Reg Exp
Web Design
Notes Client
Search Bar Conditionally Shown in OneUI Application Layout
I was working on an application that used a custom control for the layout. That way, the layout could be shared among all my XPages. The customer wanted to have search capabilities (full text search) within the application. The search made sense when in a view, but didn't make sense within an individual document. So I wanted to hide the Search Bar when in a document and show it when in a view.

I could have duplicated the layout custom control and had "layoutView" and "layoutDoc" custom controls with the only difference being the Search Bar. But I was in a learning mood and decided to try to conditionally show/hide the Search Bar in one layout. I added a Property Definition called viewToSearch to the layout custom control. I would use that to pass in the name of the XPage to be searched or I would pass in "x" if the Search Bar wasn't to be shown.

First, I tried simply computing whether the Search controls would be shown within the OneUI Application Layout. It turns out there's a diamond for computing that value, but it never sticks. You can only toggle it on or off.

Turns out there is a facet for the search bar that can be used.

So, inside <xe:applicationLayout> add (or use the existing, if you already have one) <xe:this.facets>. The facet key is "SearchBar". I wanted to mimic the existing search bar functionality exactly, so I used a handy debugger and inspected all the HTML that was generated when the regular search bar was used. It was a table - one cell for the input field, a second cell for the search icon. I added a table, assigned the correct facet key, put the conditional rendering on it, and it works like a charm. Here's my XPage source:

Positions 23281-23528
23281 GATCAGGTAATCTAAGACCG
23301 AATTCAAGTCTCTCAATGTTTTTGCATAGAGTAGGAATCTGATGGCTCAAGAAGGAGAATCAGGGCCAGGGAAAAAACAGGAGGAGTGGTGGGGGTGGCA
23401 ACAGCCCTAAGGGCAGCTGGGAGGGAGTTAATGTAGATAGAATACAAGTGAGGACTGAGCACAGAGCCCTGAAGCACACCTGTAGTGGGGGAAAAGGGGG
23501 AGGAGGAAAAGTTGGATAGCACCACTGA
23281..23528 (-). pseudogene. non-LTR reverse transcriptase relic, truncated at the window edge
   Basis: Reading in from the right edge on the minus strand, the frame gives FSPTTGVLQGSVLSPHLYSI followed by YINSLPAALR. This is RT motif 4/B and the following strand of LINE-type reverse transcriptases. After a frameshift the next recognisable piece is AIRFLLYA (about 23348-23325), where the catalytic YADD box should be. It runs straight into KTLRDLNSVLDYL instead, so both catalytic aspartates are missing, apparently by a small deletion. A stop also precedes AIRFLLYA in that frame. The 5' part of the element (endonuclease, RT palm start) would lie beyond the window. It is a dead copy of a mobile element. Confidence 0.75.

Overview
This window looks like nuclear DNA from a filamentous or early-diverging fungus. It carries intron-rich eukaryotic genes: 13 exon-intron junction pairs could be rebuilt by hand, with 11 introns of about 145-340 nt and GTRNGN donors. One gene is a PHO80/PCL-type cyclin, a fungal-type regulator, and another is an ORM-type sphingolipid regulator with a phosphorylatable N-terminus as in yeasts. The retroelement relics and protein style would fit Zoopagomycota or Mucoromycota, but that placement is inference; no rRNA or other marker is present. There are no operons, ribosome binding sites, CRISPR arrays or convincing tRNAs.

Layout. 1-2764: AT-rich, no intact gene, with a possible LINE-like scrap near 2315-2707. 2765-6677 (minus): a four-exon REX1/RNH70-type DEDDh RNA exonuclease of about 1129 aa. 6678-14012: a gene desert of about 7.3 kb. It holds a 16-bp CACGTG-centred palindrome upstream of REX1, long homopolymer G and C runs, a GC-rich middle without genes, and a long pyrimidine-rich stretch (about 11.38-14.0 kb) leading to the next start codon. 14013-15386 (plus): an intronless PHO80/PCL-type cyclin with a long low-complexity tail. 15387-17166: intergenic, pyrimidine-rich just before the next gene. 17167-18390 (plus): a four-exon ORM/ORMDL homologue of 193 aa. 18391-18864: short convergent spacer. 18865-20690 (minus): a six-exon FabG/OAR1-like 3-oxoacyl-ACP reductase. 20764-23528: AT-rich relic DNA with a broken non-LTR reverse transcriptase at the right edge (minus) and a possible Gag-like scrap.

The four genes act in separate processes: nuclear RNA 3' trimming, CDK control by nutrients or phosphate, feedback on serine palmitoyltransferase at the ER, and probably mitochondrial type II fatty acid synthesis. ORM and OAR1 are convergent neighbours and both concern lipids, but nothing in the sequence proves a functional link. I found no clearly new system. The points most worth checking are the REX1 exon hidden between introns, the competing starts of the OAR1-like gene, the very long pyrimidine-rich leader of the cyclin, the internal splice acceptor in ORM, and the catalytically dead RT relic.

<xp:table xp:key="SearchBar" styleClass="lotusLayout" cellspacing="0" role="presentation">
<xp:this.rendered><![CDATA[#{javascript:(compositeData.viewToSearch != "x")}]]></xp:this.rendered>
<xp:inputHidden id="searchViewName" defaultValue="#{javascript:compositeData.viewToSearch}"></xp:inputHidden>
<xp:inputHidden id="searchDbPath" defaultValue="#{javascript:webDbName()}"></xp:inputHidden>
<xp:inputText id="searchBox" styleClass="lotusText lotusInactive" style="height: auto;"
value="Search..." onfocus="if(this.value=='Search...'){this.value=''}"
onkeypress="var kc=event.keyCode?event.keyCode:event.which;if(kc==13){_xspAppSearchSubmit(); return false}"
<xp:scriptBlock id="scriptBlock1">
<xp:this.value><![CDATA[function _xspAppSearchSubmit(){
var val=XSP.getFieldValue(XSP.getElementById('#{id:searchBox}'));
var searchDbPath=XSP.getFieldValue(XSP.getElementById('#{id:searchDbPath}'));
var searchViewName=XSP.getFieldValue(XSP.getElementById('#{id:searchViewName}'));
var loc='/'+searchDbPath+'/'+searchViewName+'?search='+encodeURIComponent(val);
<span class="lotusBtnImg">
<a class="lotusSearchButton" onclick="javascript:_xspAppSearchSubmit(); return false;">
<img src="/oneuiv2/images/blank.gif" alt="submit search"> </a>

The only thing to point out is that webDbName() is a server-side JavaScript function that computes the path to the current database. Everything else pretty well came from the HTML generated by the regular search button.